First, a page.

Kristen’s most important role is mom to 10-year-old daughter, Abigail. And at age 51, she bravely learned to sail, got a sailboat, and is currently getting her RYA Day Skipper certification.


Thank you so much for doing this with us! Before we dig in, our readers would like to get to know you a bit more. Can you tell us a bit about your “backstory”? What led you to this particular career path?

After many years in the media and publishing world, I knew that I wanted to use that experience and expand on the amazing relationships I’ve built over the years to evolve into the next phase of my career — with more focus on sharing content in a way that consumers want.

Can you share the most interesting story that happened to you since you began your career?

It most certainly was being part of the iconic magazine cover of Boston Magazine where we had over 100 runners’ sneakers represented on the cover of the magazine after the Boston Marathon bombing. We decided we were going to do some outreach to the runners who we knew had participated in the Boston Marathon and ask them to bring their sneakers to Boston Magazine. We then set off to New York City where an aerial photographer shot the cover of the sneakers shaped in the form of a heart. The cover was beautiful and reinforced the strength of our city and the resilience of the Boston Marathon runners. I was very proud to be part of that project.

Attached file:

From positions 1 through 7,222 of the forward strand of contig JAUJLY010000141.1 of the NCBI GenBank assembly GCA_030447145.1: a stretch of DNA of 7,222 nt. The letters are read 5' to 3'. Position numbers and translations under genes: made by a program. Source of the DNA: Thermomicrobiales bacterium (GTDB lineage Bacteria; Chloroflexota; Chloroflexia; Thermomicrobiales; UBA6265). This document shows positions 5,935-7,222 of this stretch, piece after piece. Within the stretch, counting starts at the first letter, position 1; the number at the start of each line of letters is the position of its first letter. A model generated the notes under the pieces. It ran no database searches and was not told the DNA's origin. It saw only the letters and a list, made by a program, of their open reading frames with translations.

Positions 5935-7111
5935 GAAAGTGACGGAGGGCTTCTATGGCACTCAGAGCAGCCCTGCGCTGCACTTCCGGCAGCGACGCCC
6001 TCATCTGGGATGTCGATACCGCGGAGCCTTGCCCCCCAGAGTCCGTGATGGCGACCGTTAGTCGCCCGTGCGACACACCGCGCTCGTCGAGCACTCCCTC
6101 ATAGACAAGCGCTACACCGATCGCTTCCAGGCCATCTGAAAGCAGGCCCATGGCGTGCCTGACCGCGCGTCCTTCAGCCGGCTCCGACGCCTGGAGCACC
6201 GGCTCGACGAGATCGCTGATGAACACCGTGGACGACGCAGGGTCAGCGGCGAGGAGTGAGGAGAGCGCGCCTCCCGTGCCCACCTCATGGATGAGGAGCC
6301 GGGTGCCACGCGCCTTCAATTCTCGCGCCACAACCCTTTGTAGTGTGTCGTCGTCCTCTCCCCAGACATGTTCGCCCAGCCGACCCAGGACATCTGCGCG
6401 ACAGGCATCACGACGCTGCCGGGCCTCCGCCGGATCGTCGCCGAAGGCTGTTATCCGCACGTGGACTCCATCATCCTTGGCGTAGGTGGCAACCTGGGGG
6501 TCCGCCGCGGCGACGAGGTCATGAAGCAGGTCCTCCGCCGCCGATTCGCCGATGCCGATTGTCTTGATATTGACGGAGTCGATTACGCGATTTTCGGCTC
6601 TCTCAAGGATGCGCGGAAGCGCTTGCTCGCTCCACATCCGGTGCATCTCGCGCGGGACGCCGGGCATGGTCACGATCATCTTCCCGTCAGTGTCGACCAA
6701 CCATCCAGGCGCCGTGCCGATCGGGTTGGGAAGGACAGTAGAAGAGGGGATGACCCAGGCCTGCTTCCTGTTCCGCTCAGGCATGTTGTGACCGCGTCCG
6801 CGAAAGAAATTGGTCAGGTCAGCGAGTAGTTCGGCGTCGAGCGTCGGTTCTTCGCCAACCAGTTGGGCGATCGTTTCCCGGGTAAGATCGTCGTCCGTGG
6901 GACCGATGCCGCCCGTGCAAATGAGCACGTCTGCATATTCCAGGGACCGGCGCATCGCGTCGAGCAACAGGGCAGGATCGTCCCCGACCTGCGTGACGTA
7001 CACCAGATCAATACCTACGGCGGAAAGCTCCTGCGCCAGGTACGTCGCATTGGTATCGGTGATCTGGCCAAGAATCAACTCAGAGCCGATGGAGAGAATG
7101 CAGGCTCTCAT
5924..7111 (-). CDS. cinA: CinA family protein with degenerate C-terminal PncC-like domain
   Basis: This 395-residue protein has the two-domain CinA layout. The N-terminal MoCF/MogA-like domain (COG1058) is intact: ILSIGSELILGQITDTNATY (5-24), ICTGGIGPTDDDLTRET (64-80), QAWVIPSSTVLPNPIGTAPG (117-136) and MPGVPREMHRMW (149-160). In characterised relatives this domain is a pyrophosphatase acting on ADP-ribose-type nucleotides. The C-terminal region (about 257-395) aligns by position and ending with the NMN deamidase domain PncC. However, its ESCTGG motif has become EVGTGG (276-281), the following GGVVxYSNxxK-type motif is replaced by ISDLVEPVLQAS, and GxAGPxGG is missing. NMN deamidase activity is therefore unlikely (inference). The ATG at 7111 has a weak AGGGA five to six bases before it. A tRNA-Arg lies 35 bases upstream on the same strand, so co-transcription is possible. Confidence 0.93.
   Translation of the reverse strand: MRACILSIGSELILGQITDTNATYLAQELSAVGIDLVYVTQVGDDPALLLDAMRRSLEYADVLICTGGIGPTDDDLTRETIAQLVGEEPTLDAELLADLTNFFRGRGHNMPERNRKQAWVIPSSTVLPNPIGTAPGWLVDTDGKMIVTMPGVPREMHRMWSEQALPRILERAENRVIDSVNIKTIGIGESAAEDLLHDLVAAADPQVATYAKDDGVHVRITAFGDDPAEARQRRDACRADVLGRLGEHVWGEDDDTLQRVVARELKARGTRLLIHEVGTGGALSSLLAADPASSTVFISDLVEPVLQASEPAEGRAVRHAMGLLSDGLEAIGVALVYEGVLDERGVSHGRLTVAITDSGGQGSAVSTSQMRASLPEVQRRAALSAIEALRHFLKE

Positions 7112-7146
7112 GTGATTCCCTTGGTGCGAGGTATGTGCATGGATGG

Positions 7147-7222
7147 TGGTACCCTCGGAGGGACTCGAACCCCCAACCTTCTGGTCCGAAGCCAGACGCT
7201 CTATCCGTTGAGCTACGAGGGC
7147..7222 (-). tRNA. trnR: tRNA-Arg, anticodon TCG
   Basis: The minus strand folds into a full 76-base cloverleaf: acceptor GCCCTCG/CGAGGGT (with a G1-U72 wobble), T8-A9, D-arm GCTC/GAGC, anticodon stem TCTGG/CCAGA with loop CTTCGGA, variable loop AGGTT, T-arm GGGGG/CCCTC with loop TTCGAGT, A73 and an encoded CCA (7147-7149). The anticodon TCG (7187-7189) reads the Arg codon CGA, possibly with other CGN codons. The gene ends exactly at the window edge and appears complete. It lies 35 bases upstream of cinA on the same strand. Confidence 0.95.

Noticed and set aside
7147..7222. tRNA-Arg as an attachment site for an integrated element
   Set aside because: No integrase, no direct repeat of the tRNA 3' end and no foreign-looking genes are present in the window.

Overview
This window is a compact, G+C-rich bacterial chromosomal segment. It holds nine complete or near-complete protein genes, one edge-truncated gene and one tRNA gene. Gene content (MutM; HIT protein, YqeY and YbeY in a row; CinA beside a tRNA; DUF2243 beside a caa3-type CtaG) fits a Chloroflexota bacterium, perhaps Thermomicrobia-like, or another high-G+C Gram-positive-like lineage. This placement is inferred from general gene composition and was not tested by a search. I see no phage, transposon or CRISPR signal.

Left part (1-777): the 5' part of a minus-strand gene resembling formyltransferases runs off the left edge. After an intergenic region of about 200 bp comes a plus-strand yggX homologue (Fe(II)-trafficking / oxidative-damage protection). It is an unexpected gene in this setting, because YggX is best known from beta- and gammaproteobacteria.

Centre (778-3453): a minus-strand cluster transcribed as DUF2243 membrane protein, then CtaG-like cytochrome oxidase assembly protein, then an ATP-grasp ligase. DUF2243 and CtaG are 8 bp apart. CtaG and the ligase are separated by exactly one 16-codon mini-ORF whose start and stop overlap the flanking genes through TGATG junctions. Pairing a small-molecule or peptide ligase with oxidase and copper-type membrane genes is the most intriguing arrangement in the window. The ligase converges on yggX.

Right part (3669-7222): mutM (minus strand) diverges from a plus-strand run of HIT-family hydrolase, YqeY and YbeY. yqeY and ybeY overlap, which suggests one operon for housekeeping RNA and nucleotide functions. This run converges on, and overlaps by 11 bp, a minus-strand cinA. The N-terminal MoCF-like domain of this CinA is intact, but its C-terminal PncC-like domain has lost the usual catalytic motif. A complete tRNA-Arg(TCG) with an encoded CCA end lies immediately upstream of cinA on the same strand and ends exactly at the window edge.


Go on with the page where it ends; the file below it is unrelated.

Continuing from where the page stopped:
Can you share a story about the funniest mistake you made when you were first starting? Can you tell us what lesson you learned from that?